• Explain a complex concept to a customer
  • Log critical information discussed on the customer call

Q. What do analysts need to know or be able to do to perform these tasks?

A. Analysts needed to be able to:

  • Recognize what to research before a customer call, what data to compile for a customer call, and what to log or take note of on a customer call
  • Prepare, practice, and deliver talking points on a customer call
  • Anticipate questions a client may ask about an agenda topic, prepare and rehearse answers, and provide answers as appropriate on a customer call
  • Facilitate call end-to-end with little to no input from an experienced colleague

 These final answers essentially became high-level learning objectives that shaped our curriculum.

We broke down each of these into smaller, bite-sized learning objectives to build out courses within the curriculum.

Upon delivering the learning solution for the client to implement, they knew which metrics they needed to measure training program impact. This information allowed them to create a plan to collect post-training data and compare it to pre-training data to measure the change. Following this process would help them determine whether analysts’ on-the-job application of what they learned produced measurable results.


So, how to calculate ROI? The next step is to assign monetary values to the results. Here was our recommended approach to using Jack Phillip’s return on investment formula for the above client.

1. Start by looking at metrics associated with the time delivering end-to-end service to a customer.

Before the training program, let’s say the time for newly hired analysts to independently deliver end-to-end service to a customer by achieving a full caseload is 12 months. After implementing the training program, it takes new hires eight months to deliver this level of service. Therefore, the training program reduces time to proficiency by four months. The client should assign a monetary value to these four-month savings (which, by the way, would be sustainable year-over-year).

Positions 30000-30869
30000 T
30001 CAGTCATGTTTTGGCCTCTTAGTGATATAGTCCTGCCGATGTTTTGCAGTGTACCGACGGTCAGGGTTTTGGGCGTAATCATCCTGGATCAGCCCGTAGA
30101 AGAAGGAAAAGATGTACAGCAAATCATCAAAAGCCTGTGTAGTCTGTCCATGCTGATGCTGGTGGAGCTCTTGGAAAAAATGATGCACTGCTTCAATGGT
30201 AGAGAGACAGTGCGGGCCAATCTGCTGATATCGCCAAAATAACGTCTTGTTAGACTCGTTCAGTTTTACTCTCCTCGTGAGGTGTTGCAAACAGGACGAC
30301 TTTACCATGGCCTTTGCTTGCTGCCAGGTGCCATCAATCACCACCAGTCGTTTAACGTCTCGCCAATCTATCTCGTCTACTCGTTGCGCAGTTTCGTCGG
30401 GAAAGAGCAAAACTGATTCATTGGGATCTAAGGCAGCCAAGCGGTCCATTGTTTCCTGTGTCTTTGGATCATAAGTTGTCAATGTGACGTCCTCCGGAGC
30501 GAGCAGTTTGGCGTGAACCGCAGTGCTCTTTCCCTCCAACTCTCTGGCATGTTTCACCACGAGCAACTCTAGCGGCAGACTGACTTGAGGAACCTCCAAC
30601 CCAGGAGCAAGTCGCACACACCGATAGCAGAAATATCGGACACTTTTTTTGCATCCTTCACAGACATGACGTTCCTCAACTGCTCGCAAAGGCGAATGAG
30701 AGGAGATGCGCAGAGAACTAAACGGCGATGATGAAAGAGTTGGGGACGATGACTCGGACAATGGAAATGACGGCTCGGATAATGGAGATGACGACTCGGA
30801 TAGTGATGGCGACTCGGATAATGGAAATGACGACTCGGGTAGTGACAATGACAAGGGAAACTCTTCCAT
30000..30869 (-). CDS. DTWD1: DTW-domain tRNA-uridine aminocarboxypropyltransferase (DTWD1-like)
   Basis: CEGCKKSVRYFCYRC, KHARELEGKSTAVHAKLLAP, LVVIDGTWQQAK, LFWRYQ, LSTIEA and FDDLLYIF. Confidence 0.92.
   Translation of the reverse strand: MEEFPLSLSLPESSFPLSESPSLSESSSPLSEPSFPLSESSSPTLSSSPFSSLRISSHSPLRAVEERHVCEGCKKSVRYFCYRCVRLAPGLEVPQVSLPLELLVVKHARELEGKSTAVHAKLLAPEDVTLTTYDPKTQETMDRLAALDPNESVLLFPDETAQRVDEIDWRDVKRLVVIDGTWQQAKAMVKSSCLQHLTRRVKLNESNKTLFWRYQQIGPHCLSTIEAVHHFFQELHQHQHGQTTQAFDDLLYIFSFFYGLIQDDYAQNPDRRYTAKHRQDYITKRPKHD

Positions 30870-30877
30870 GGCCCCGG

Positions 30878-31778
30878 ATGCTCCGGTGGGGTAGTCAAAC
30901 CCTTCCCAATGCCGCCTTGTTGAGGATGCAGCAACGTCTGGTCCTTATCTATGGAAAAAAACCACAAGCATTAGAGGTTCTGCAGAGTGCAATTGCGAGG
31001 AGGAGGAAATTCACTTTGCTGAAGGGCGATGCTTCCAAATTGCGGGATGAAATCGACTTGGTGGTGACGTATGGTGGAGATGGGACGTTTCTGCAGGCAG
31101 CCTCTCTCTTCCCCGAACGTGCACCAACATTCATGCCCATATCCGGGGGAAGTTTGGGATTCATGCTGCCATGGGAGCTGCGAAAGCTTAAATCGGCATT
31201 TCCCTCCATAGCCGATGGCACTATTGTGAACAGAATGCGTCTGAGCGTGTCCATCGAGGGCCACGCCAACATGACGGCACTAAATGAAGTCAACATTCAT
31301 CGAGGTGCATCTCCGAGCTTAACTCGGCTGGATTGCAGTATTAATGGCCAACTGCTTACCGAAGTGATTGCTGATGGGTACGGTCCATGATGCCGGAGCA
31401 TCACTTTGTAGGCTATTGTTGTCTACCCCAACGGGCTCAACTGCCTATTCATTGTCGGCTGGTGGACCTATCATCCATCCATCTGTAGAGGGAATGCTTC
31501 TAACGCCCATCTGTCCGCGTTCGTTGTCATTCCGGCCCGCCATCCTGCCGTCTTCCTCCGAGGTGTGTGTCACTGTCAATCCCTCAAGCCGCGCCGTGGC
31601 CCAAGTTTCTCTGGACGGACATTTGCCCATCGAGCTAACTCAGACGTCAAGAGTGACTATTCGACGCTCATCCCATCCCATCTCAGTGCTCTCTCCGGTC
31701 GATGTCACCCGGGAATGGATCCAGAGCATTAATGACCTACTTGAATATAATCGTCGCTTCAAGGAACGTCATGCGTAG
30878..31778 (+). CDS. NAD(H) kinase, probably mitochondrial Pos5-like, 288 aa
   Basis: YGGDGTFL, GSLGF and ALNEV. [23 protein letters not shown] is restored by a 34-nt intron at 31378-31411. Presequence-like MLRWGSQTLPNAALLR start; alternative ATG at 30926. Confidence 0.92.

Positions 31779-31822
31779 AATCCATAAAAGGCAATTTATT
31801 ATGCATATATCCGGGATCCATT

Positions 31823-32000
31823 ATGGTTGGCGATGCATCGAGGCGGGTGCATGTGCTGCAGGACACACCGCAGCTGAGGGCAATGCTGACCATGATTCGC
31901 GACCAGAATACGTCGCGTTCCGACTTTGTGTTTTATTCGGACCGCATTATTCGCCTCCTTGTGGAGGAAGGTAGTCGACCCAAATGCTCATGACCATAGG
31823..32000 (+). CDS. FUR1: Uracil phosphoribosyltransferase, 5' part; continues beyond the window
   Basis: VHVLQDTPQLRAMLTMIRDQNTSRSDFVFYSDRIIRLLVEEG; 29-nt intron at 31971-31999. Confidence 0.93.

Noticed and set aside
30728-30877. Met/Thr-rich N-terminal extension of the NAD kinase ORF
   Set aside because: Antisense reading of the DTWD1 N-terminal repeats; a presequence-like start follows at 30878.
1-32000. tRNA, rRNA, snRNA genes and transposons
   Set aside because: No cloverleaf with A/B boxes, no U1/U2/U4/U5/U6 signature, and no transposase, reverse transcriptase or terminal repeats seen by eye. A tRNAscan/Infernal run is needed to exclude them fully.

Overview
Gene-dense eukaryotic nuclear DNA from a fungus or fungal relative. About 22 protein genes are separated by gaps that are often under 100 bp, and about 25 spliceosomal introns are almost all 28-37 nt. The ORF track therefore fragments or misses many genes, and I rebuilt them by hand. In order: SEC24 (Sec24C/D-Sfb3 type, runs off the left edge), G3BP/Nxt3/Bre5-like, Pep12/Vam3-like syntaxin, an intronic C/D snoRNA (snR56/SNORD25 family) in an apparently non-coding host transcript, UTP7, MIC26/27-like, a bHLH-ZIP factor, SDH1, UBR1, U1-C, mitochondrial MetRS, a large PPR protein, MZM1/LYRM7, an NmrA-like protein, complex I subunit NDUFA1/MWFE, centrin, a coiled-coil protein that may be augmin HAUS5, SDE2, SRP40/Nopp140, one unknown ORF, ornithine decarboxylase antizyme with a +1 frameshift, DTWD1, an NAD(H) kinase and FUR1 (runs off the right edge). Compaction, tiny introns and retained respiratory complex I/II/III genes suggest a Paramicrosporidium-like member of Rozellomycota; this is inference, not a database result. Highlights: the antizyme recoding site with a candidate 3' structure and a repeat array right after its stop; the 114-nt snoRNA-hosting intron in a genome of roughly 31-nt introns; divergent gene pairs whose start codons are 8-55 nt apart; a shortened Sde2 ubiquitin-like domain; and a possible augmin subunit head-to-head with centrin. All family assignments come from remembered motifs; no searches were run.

2. Next, look at analyst turnover rates before and after the program. 

Before the training program, let’s say the turnover rate for new hires is 30% within two years of hire. After implementing the training program, the turnover rate for new hires drops to 5% within two years of hire. The training program reduces the turnover rate by 25%. As a result, the organization spends less time and money on recruiting, hiring and training new hires. The client would then estimate the monetary value of these savings.

3. Finally, compare the overall monetary value of the results with the cost of the training program. 

In our scenario, the client would add up the monetary values assigned to the metrics and compare them to the cost of the training program.

This calculation would determine whether business revenue or savings exceeded the cost of the training program, and the result would demonstrate a quantifiable return on investment. This process enables the client to show stakeholders that the monetary value of the results exceeded the cost of the program – and by how much.


Those accountable for evaluating the success of their organization’s training programs need to be able to measure impact. A reliable approach for accomplishing this is to apply backwards design to Jack Phillips’ Evaluation Model, and asking the five questions listed above. This approach enables us to create learning solutions for clients that trigger a chain of impact that they can measure.


free training audience analysis template

Learning Everywhere: How Mobile Content Strategies Are Transforming Training, Chad Udell.

ROI Calculations for Technology-Based Learning. Tamar Elkeles, Patti Phillips, and Jack Phillips. https://roiinstitute.net/wp-content/uploads/2017/02/ROI-Calculations-Article_Dec-14.pdf

Achieving Business Alignment, Patti Phillips, July 22, 2014 https://www.td.org/insights/achieving-business-alignment

The Value of Learning: How Organizations Capture Value and ROI. Patricia Pulliam Phillips and Jack J. Phillips. Pfeiffer, 2007.